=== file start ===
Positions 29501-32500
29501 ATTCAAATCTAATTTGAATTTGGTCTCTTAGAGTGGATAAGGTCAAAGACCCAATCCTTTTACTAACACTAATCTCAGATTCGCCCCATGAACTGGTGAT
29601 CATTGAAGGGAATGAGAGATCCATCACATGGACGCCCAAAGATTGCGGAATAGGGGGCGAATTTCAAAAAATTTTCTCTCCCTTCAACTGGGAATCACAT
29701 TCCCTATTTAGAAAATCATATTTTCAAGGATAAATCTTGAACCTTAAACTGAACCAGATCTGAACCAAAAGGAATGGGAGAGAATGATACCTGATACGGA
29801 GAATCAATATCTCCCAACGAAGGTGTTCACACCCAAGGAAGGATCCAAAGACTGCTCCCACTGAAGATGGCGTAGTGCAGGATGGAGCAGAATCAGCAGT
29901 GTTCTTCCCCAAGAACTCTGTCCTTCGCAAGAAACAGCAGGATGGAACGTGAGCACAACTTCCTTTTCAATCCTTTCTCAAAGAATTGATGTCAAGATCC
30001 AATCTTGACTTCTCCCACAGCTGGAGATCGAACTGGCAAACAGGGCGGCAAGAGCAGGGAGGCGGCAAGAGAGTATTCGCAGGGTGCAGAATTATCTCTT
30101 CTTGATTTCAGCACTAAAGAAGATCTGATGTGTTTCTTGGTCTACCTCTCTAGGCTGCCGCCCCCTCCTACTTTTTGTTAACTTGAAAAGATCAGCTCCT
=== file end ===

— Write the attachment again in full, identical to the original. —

Positions 29501-32500
29501 ATTCAAATCTAATTTGAATTTGGTCTCTTAGAGTGGATAAGGTCAAAGACCCAATCCTTTTACTAACACTAATCTCAGATTCGCCCCATGAACTGGTGAT
29601 CATTGAAGGGAATGAGAGATCCATCACATGGACGCCCAAAGATTGCGGAATAGGGGGCGAATTTCAAAAAATTTTCTCTCCCTTCAACTGGGAATCACAT
29701 TCCCTATTTAGAAAATCATATTTTCAAGGATAAATCTTGAACCTTAAACTGAACCAGATCTGAACCAAAAGGAATGGGAGAGAATGATACCTGATACGGA
29801 GAATCAATATCTCCCAACGAAGGTGTTCACACCCAAGGAAGGATCCAAAGACTGCTCCCACTGAAGATGGCGTAGTGCAGGATGGAGCAGAATCAGCAGT
29901 GTTCTTCCCCAAGAACTCTGTCCTTCGCAAGAAACAGCAGGATGGAACGTGAGCACAACTTCCTTTTCAATCCTTTCTCAAAGAATTGATGTCAAGATCC
30001 AATCTTGACTTCTCCCACAGCTGGAGATCGAACTGGCAAACAGGGCGGCAAGAGCAGGGAGGCGGCAAGAGAGTATTCGCAGGGTGCAGAATTATCTCTT
30101 CTTGATTTCAGCACTAAAGAAGATCTGATGTGTTTCTTGGTCTACCTCTCTAGGCTGCCGCCCCCTCCTACTTTTTGTTAACTTGAAAAGATCAGCTCCT